Child internalizing and externalizing problems have been identified as high priority intervention targets by the World Health Organization. Parental depression is a risk factor for development of these childhood problems and may negatively influence intervention outcomes; however, studies have rarely assessed its influence on these outcomes. The present study assessed whether baseline parental depressive symptoms predicted psychotherapy outcomes among children treated for clinically significant internalizing and externalizing problems. The sample included 142 children (79 with primary internalizing problems, 63 with primary externalizing problems). Children were aged 7–13, 67.6% boys, and race included Caucasian (46.5%), African-American (9.9%), Latino (5.6%), Asian (1.4%), and multi-racial (32.4%). Analyses focused on child- and parent-reported weekly trajectories of change and post-treatment symptoms among children treated for internalizing and externalizing problems whose parents did (N = 28 and 25) and did not (N = 51 and 38) have elevated depressive symptoms. For children with internalizing problems, growth curve analyses showed markedly different trajectories, by child- and parent-report: children with less depressed parents showed significantly steeper symptom declines than did children with more depressed parents, who showed an increase in symptoms. ANCOVAs showed marginally lower post-treatment symptoms for children of less depressed versus more depressed parents (p = 0.064 by child-report). For children with externalizing problems, growth curve analyses showed trajectories in the opposite direction, by child- and parent-report; however, ANCOVAs showed no group differences at post-treatment. These findings suggest that it may be important to consider the impact of parental depressive symptoms when treating child internalizing and externalizing problems.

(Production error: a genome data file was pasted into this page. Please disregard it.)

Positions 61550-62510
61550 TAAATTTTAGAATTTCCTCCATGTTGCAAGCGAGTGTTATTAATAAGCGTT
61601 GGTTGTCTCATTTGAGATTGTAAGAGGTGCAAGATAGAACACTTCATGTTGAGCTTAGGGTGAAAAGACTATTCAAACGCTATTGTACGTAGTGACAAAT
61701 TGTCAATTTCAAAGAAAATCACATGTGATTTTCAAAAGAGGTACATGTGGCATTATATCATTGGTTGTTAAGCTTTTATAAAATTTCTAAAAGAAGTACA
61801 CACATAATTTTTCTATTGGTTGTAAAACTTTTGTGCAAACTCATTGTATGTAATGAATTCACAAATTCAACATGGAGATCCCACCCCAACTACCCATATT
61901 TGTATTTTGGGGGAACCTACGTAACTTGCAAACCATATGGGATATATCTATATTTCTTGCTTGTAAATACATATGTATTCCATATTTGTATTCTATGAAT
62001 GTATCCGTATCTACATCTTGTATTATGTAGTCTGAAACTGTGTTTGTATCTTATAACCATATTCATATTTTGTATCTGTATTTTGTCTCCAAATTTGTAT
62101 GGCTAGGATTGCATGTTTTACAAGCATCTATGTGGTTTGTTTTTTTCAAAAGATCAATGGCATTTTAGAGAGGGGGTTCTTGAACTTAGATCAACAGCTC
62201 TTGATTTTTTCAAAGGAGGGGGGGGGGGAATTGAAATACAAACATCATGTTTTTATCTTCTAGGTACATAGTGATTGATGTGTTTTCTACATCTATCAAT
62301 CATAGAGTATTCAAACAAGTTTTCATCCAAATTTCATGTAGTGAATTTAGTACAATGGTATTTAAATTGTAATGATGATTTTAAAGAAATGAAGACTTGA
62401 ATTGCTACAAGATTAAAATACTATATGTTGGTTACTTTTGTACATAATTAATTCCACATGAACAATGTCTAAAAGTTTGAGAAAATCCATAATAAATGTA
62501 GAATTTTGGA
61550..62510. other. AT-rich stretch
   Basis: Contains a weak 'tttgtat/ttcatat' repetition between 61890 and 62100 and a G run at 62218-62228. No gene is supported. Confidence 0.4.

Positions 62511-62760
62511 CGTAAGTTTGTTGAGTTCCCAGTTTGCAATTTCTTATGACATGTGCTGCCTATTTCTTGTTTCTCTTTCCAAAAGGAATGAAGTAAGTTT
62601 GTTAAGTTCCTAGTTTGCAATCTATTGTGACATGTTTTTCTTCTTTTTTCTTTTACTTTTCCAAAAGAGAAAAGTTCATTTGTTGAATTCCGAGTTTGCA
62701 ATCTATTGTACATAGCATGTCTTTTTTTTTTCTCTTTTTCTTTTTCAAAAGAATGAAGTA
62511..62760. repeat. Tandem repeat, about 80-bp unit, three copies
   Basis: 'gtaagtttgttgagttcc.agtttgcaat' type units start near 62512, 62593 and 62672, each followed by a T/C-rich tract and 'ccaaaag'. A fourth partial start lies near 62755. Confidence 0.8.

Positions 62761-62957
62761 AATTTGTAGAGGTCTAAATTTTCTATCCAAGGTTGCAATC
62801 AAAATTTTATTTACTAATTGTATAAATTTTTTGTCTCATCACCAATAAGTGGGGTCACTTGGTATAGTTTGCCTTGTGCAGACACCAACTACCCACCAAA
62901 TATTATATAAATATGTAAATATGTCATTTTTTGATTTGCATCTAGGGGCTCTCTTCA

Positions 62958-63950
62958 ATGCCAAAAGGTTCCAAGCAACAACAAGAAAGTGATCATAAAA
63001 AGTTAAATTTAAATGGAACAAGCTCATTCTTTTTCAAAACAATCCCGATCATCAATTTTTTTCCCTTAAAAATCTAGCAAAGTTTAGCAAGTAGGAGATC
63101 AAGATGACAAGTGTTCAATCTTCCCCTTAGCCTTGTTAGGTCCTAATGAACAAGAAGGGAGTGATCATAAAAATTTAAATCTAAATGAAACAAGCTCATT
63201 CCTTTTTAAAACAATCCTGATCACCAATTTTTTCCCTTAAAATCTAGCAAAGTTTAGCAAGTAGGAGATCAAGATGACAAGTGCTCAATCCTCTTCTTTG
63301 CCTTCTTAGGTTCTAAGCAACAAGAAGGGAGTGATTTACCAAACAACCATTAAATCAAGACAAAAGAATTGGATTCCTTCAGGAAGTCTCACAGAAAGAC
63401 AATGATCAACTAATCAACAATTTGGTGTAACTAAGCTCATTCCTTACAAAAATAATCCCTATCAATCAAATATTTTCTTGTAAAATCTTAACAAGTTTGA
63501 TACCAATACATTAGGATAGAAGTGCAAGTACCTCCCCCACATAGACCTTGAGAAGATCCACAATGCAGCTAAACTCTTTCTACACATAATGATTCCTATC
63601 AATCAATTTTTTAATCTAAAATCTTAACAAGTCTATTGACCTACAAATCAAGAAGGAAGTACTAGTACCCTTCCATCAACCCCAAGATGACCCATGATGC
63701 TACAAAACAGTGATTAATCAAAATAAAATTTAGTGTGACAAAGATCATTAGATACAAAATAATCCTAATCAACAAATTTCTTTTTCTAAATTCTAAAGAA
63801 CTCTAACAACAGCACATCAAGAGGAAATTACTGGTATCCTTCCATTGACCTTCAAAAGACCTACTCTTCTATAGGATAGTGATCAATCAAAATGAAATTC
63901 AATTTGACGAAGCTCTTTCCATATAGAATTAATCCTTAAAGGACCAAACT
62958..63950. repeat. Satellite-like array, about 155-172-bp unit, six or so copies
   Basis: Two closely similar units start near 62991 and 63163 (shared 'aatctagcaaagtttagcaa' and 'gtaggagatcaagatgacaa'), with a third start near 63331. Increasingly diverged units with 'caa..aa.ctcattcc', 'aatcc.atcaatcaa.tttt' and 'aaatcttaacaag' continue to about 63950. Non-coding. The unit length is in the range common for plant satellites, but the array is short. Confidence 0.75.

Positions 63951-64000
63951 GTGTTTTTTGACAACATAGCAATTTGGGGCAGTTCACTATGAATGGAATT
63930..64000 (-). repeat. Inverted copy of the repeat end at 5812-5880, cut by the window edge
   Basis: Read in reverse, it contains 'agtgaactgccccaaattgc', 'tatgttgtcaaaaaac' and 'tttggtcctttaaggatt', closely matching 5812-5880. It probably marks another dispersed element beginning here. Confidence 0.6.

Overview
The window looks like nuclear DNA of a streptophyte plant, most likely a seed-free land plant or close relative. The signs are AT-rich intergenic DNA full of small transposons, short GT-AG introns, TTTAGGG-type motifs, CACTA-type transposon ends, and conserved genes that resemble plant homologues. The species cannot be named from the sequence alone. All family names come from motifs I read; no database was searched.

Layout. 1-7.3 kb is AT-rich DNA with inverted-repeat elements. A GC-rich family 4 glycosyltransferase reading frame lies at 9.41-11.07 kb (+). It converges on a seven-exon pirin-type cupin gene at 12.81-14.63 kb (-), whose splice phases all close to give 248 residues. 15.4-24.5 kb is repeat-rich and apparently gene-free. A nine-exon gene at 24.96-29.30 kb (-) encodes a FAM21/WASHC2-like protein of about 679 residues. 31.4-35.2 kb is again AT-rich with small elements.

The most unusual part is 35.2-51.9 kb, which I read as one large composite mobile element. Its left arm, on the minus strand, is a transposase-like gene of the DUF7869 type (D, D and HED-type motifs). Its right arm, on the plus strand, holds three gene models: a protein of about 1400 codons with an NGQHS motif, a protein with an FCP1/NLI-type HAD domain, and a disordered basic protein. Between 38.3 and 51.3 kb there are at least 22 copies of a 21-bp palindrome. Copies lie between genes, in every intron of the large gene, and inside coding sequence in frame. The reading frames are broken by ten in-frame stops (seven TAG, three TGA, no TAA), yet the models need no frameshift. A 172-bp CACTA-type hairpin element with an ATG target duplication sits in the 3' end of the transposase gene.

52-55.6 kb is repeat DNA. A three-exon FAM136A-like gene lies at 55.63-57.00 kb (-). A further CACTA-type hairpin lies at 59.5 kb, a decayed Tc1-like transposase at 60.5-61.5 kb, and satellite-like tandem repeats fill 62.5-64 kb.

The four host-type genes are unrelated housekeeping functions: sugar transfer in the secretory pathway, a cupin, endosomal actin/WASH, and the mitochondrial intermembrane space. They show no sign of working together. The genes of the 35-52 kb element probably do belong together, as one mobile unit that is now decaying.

Journal of Abnormal Child Psychology – Springer Journals
Published: May 28, 2018
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